Consumerist is going to the White House this week, and we need your help! Ben and Meg are hitting Washington to do an on-camera interview of a senior policy official in the Obama administration about the new credit card reforms and consumer protections getting pushed through Congress and what they mean for you. Besides our questions, we want to ask your questions about credit card reform, credit card companies, and present tales of credit card woe. Leave your queries in the comments, or send them to firstname.lastname@example.org, subject line “credit card reform.” If you want to submit your question by uploading a video to YouTube and sending in the link, that’d be swell because then we can splice them into our video.
The guy who made the famous Obama poster? I went to a talk tonight at the New York Public Library between him (Shepard Fairey), Lawrence Lessig, and Steven Johnson about how remixing plays into our, on the one hand, corporate and litigious, and on the other, mashing up and free-wheeling, society. Here are my favorite quotes/ideas from the night:
I went into a Denny’s Sunday and was shocked to see every single seat taken up by customers, from the booths to the counter to this annex room with tables. “Ever since they ran that free Grand Slam thing it’s been like this,” said hostess Krysal. “They’re bringing the business back.” Even after the free day was over last Tueday?
The super fantastic Super Bowl ad liveblog kicks off now! Click this post’s title to go inside…
“It’s much more interesting to find out how I can get a delicious and safe tomato for myself than how all tomatoes can be made delicious and safe.” — Good consumer journalism is dead, says Trudy Lieberman in a September/October ’08 Columbia Journalism Review article. The perp? Journalism.
Lost amid the holiday cheer last week was the third collapse of Gawker’s favorite punching bag, Radar Magazine. We have no opinion on the magazine’s failure, but one of our readers has beef with Radar‘s proposal to fill remaining subscriptions.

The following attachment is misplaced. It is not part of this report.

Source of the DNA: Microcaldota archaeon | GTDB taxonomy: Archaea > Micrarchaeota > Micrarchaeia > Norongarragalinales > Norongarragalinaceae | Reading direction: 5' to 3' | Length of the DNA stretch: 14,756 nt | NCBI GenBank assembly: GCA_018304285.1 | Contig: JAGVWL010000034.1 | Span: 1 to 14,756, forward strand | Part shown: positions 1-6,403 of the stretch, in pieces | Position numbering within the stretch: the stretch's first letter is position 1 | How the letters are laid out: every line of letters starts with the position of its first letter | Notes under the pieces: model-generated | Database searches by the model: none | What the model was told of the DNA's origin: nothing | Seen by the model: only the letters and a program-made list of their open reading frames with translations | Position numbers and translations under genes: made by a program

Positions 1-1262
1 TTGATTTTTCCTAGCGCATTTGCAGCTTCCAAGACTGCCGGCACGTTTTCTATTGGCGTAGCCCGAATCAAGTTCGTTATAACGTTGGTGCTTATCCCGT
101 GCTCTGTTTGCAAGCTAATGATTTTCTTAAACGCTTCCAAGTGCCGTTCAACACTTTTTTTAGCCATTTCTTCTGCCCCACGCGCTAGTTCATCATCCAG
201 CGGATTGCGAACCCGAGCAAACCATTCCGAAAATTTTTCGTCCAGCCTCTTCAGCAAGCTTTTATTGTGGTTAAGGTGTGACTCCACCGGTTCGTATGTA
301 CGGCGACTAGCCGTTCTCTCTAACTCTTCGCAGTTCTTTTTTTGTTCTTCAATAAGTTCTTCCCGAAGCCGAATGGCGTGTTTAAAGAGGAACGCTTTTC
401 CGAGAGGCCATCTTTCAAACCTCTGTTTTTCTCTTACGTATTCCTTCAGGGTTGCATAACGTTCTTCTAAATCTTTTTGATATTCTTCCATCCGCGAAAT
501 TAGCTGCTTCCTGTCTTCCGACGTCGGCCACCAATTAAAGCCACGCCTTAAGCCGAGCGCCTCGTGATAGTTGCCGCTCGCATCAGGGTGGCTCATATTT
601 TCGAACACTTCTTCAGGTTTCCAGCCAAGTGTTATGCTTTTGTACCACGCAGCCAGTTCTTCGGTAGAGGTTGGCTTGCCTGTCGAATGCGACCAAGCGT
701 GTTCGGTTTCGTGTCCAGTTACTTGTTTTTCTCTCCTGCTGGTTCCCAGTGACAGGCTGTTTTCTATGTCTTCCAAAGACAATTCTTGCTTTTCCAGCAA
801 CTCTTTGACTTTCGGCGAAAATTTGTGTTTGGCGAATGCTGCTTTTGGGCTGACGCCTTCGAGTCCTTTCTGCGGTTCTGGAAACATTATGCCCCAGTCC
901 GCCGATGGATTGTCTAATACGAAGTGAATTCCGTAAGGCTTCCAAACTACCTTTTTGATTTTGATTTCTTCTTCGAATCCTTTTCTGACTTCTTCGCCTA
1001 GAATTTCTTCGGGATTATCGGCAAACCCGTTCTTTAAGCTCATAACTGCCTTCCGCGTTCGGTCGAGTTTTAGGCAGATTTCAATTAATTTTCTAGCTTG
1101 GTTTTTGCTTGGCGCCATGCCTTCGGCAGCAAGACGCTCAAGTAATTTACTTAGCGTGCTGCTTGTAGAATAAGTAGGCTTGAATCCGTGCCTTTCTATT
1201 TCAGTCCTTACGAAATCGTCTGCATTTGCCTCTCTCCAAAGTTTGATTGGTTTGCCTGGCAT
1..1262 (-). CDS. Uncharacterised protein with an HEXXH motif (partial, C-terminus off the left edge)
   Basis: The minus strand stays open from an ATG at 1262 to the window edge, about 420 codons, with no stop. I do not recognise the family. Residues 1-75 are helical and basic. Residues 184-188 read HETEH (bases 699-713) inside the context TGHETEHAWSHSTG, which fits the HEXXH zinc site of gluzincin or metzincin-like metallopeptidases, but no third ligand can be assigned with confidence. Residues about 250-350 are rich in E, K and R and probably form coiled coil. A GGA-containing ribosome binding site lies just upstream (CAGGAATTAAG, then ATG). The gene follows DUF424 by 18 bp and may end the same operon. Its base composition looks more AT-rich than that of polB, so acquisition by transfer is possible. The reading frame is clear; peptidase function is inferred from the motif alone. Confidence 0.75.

A Time Out New York reporter paid nearly double MSRP for a new G1 phone she bought off Times Square from Cellular Stop. After she realized she’d been had (internet access and texting were sold to her as “add-ons”), she went back to the store asking for an explanation. Instead, she says, six clerks began circling her and her friends, screaming and cursing and threatening to “break” their “fucking faces.” Her friend was tossed against a wall and another clerk tried to smash her camera.
KNBC undercover cameras caught local JiffyLubes and EZ-Lubes upselling customers to buy engine-flushing and fuel-injection cleaning services, services which have been forbidden by auto-manufacturers because they’re unnecessary and can severely damage your engine. One guy’s engine died while he was driving on the highway, and it cost him $5,000 to replace his engine.
I wanted to find out what Robert Allen’s “get-rich-quick in real estate with no money down” promise was all about, so when I saw a full page ad in the Daily Post advertising one of his free seminars recently, I went and checked it out. I’ll give you a full run-down later, but here’s the quick and dirty, and what I can tell about how the darn thing seems to function.
I went into a Brooklyn Chase today to see if, in the wake of the concerns about them going bust, Washington Mutual customers were switching over. I went up to the manager and said, “I’m a WaMu customer —” “—God bless your soul,” he interjected.
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So much for even the illusion of editorial independence in video game reviews. One of Gamespot’s editors and top reviewers was apparently fired this week after writing an unenthusiastic review for the game “Kane & Lynch,” which was being advertised heavily all over the Gamespot site, according to…
Considering the lifeblood of The Consumerist is publicizing stories of bad businesses and bad business practices—including drawing attention to personal stories on other peoples’ blogs—we were happy to read that blogger Philip Smith won the federal defamation and trademark dilution lawsuit brought against him by a company he wrote about on his personal blog. Although it doesn’t guarantee that other angry business owners or their legal teams won’t come after you for writing about your unpleasant experiences with them, it cheers us to know that, at least in this case, a federal judge felt that Smith should be protected from retaliation for telling his side of the story. “It’s not about the title, it’s about the content, said Judge Henry Hurlong, Jr.; a journalist turns out to be anyone who does journalism, and bloggers who do so have the same rights and privileges under federal law as the ‘real’ journalists.”
David Barboza, a New York Times business reporter based in China, stopped by the RC2 corporation’s factory in Dongguan, China to investigate the recent recall of 1.5 million wooden Thomas & Friends toys. He was confronted, accused of trespassing and detained for several hours. Eventually, the police recommended that he write out a confession.
We’ve got confirmation that you can call this number, say you’re a journalist, and get free Domino’s pizza.
We were yawning through Domino’s press release about its lame viral video campaign, when we nearly choked upon this gem: